Congressional Committee Looks to Trim Bloated Federal Criminal Code

As the federal criminal code continues to grow exponentially every year, some members of Congress are taking steps to trim the bloated body of laws, according to a report from the Wall Street Journal.

Sources say Congress plans to launch a new committee, with the unfortunately bloated title of the “House Committee on the Judiciary Over-Criminalization Task Force of 2013,” to address the problem.


The federal criminal code has been attacked by members of both major parties for creating too many new criminal laws, few of which actually make the country safer.

The last time Congress made a concerted effort to shrink the criminal code was in the early 1980s, when violent crime was a bigger problem across the United States.

Today, the over-criminalization of a number of previously legal activities has led to a record increase in the number of Americans housed in prison, and Congress is looking to reverse this unfortunate trend.

But the task is daunting. According to Rep. Bobby Scott, a Republican from Virginia, the committee has been “warned it’s going to be a working task force,” which means it will “have to essentially go through the entire code.”

The leader of the committee, however, is up to the challenge. “Over-criminalization is a threat to personal liberty and an expensive and inefficient way to deal with a lot of problems,” said Rep. F. James Sensenbrenner, a Republican from Wisconsin.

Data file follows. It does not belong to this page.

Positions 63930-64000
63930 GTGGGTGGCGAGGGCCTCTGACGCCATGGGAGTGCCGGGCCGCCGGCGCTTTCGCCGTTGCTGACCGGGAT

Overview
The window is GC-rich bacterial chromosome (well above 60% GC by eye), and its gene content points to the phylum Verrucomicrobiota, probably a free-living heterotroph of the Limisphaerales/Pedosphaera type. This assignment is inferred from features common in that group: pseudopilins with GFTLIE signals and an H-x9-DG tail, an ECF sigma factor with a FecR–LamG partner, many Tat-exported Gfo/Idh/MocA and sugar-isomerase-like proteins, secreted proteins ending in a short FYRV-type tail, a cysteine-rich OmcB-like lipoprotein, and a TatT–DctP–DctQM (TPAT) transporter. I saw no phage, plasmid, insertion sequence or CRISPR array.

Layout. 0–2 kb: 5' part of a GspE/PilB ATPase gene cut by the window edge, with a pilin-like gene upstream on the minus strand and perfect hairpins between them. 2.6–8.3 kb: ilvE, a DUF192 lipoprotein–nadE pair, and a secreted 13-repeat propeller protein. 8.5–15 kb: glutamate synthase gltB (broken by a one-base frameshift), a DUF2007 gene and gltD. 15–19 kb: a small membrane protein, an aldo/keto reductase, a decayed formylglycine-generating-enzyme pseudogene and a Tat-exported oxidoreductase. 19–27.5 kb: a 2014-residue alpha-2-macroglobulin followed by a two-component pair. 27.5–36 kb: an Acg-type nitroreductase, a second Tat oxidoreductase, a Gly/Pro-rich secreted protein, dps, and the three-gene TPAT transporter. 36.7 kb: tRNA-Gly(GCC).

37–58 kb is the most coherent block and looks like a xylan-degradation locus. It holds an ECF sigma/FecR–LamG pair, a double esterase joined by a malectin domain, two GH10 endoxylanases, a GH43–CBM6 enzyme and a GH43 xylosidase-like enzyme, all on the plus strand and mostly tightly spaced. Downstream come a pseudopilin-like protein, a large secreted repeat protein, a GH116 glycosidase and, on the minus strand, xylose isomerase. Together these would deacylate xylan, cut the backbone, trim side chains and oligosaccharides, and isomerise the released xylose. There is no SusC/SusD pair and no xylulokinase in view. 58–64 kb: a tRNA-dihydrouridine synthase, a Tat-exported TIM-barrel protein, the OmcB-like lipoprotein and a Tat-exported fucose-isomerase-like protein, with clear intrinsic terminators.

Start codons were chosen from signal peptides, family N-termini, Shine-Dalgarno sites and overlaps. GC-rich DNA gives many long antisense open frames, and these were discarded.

Sensenbrenner, who has tried to tackle the ever-expanding criminal code for several years, told sources that he expects to shrink the number of laws by 33 percent, although this remains an incredibly ambitious goal.

According to legal experts, there are roughly 4,500 individual criminal laws in the federal system, as well as tens of thousands of bonus regulations that carry criminal penalties of their own. And one member of Congress claims that the federal government creates 500 new crimes each decade, sources say.

In addition, about 80,000 defendants are sentenced to prison terms in federal courts each year, and the number of people in federal prisons has skyrocketed in recent years, sources say.

The problem has become so severe that a potential solution has been offered by a broad range of groups that usually fail to agree on most political issues.

Among the groups that have pledged their commitment to Sensenbrenner’s task force are the Cato Institute, Heritage Foundation, the American Civil Liberties Union, and the National Association of Criminal Defense Lawyers.


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